Global cotton consumption growth will slow down by 1.4 percent in 2013-14 due to lower consumption by China, the largest apparel maker in the world.
Cotton consumption growth will remain relatively firm in Asia this fiscal year, while its global consumption will increase a bit in 2014-15, according to the latest report of the Economist Intelligence Unit (EIU).
The EIU forecasts are based on the assumption that China will abandon its current policy of stockpiling cotton in 2014-15, according to the report.
The EIU is the research and analysis division of the Economist Group, the sister company to The Economist newspaper.
China's policy—initiated in 2011—of stockpiling domestic production and its cotton imports support global prices to spiral, but arguably undermine cotton's relative competitiveness, which accelerated a shift towards manmade fibres, the report said.
“We expect the new policy to have an impact on demand in the medium term, but not to affect our current demand forecasts,” the report said.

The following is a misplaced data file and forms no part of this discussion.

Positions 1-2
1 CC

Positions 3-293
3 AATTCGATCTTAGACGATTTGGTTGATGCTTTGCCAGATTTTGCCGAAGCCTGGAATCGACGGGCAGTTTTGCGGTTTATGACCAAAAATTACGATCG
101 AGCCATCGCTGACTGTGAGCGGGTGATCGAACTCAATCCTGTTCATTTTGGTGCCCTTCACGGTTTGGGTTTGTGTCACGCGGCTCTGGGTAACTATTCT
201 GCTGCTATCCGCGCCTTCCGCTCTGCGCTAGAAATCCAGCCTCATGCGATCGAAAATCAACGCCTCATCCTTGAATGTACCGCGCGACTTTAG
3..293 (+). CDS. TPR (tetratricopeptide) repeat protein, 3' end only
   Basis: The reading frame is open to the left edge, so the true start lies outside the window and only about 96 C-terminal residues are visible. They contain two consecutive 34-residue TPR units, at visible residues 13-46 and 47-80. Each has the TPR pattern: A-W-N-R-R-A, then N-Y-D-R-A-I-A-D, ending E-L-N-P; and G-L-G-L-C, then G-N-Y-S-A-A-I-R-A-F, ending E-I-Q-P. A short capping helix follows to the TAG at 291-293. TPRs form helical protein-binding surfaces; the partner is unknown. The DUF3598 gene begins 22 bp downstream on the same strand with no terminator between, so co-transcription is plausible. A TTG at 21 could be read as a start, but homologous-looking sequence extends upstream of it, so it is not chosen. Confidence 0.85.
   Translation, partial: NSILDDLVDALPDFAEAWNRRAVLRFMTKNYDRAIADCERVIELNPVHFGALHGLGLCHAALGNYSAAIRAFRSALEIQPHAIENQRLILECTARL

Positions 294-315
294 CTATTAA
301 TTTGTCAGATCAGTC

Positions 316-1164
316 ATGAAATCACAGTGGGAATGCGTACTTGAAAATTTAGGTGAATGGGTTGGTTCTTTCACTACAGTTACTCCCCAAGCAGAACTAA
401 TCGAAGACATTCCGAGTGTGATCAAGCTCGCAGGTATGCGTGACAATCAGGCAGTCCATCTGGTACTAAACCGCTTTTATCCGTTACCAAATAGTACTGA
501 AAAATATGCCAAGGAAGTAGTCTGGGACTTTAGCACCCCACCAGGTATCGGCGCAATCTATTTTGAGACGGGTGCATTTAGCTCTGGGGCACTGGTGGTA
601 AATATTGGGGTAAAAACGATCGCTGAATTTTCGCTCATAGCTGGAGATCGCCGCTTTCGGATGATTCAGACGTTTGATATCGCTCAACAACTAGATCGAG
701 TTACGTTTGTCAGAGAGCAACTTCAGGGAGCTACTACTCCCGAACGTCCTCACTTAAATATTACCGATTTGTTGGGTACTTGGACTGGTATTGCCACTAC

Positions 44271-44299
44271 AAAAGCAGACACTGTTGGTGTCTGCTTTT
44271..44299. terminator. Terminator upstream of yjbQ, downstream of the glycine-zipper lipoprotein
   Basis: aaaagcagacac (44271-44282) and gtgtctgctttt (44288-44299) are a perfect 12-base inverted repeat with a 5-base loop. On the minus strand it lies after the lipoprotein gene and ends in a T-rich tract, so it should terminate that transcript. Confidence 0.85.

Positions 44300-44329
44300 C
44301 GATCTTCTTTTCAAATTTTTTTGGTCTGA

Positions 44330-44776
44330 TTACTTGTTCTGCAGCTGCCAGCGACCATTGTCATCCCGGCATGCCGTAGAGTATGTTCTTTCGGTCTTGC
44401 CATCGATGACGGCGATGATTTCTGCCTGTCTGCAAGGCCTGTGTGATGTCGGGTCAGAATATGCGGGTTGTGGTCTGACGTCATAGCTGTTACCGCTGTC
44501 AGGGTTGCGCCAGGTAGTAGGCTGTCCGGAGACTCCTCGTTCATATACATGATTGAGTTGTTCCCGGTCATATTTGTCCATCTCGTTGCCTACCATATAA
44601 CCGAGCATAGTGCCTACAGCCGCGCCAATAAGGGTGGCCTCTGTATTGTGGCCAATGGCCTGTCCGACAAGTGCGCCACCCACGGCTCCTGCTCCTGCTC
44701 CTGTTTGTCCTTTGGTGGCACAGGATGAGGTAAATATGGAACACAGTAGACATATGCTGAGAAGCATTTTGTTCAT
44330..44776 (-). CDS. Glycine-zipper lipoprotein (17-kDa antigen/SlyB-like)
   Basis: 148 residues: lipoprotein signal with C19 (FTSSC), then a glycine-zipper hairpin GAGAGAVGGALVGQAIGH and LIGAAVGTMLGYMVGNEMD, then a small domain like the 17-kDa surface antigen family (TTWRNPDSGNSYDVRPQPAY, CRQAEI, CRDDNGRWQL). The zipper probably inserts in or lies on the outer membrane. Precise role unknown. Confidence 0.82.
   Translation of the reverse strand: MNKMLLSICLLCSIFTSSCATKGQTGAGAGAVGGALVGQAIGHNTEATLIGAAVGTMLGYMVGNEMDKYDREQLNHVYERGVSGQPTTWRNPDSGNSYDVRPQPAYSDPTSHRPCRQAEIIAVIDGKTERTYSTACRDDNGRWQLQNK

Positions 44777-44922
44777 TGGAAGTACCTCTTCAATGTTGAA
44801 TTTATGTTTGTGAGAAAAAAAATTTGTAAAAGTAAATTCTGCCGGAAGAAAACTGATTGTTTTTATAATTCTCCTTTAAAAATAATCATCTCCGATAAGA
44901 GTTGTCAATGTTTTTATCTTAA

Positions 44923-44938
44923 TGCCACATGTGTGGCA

In the near future, China will also face the dilemma of how and when to release its current reserves, which is estimated to be a third of the annual global consumption, the report said.
A sudden disposal would lead to a collapse in international prices, which could take some time to recover and might not be helpful for the Chinese authorities, the report said.
“We expect that consumption will continue to edge down in the next two years, despite the likely end of the stockpiling programme and the release of cotton reserves,” the report said.
Cotton demand will sustain in Bangladesh, the EIU said, as companies now prefer to relocate their factories to Bangladesh due to low production cost.
“After growing by an estimated 14.3 percent in 2012-13, we expect the consumption growth to slow in the next two seasons, but risks are weighted on the upside.”
Cheap labour has encouraged relocations of Indian and Chinese factories to Bangladesh, and investment is expected to continue in the next two seasons, according to the report.
Garment exports from Bangladesh rose by nearly 13 percent in value terms to $21.5 billion in 2012-13, performing particularly well in non-traditional export destinations such as Russia, Chile, South Korea and Japan.
Domestic supply is insufficient to meet cotton demand in Bangladesh, which currently imports around four million bales of cotton annually from the US, India, Pakistan, Australia, Uzbekistan and other countries.
“One risk to our forecast is that poor safety standards and reports of accidents in the textile sector could lead to a boycott by the importing countries, particularly the EU and the US,” the EIU report said.